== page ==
For all of its shortcomings (and the list is long), when it comes to art and culture, Israel has a lot to show for itself. To boycott the honoring of Israel at the Turin International Book Fair is a pathetic attempt to deligitimize the existence and accomplishments of the Jewish state. Instead of rejecting the event all together, instead of saying that Israel should not be honored, the boycotters would do well to attend the event, listen to what the Israeli authors have to say, and engage in dialogue and debate.

After all, is not communication, the reaching out of one soul to another, the raison d’être of books in the first place?


Jayson Mena Wins Award for Sculpture of Joe Louis’ Head.


My friend Jayson Mena has recently been chosen first place winner in “The Athlete and The Artist” competition sponsored by the National Art Museum of Sport for the Art Students League of New York. His work, a larger-than-life bronze head of Joe Louis.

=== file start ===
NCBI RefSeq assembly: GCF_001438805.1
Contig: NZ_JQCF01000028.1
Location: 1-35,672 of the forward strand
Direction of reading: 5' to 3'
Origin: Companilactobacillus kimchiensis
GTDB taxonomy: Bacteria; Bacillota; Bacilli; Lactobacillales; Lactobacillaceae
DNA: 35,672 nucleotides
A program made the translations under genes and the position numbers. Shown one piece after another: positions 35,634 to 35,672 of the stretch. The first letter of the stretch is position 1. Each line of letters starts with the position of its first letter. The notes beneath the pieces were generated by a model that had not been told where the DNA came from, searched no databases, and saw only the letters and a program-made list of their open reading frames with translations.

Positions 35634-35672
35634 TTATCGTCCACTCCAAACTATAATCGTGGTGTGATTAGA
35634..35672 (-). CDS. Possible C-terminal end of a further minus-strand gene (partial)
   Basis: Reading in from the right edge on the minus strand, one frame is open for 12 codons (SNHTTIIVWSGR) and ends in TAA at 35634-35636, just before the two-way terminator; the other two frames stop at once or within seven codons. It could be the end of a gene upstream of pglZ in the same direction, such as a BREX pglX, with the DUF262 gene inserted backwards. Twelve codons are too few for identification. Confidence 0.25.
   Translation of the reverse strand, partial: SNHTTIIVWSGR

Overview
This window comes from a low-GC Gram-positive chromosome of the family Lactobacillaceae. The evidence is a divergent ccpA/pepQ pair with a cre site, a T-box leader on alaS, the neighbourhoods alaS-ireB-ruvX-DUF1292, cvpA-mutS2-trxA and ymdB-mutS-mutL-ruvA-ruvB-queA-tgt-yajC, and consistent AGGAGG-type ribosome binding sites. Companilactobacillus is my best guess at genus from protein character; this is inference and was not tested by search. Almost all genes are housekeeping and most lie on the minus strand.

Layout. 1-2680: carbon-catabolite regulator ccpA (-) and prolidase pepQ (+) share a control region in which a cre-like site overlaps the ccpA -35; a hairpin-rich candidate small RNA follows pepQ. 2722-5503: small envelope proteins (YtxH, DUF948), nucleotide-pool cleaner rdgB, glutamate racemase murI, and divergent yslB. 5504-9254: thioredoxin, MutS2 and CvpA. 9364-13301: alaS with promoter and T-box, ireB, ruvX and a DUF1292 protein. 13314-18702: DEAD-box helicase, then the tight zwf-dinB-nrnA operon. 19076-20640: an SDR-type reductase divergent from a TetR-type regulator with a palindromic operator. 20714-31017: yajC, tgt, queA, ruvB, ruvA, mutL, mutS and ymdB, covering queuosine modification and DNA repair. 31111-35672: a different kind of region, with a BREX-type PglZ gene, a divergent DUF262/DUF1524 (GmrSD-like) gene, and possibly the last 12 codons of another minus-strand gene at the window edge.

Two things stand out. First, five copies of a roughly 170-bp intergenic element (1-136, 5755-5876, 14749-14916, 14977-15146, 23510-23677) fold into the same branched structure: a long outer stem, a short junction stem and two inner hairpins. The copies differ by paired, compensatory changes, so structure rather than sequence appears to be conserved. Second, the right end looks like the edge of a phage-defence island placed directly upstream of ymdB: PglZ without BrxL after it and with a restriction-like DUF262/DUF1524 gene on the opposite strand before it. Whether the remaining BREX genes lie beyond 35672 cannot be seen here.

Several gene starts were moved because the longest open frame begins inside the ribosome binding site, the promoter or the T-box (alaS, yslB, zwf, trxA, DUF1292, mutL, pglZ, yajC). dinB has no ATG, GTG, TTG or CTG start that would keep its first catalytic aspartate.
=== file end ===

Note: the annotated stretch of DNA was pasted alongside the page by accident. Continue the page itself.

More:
“The National Art Museum of Sport is excited that this wonderful work by Jayson Mena will be part of our permanent collection along with other work that the Museum has commemorating Joe Louis,” said John D. Short, IUPUI assistant vice chancellor who chairs the NAMOS Board of Governors.”

To read more, click here.

Jayson has also recently lent his talents to the world of cartoons. To view his work (which was originally published in this blog), please click here.

Art Proper

James Joyce once wrote that art proper serves as a gateway to the gods, but what about art that attacks the Gods, or those who worship them? In Thailand, a young artist by the name of Nupong Chanthorn caused a great uproar with his painting (above) entitled Bhikku Sandan Ka (Monks With Traits of a Crow). According to an article in the Asia Times, the painting has sparked a debate within Thai society over wither Buddhist monks are a legitimate target of criticism. One side argues that monks are sacred and should not be insulted (and here I thought Buddhist had no-self and practiced non-attachment), while the other side argues that it is not only proper to criticize monks, it is a religious duty to expose wrong-doings in society – no matter the source.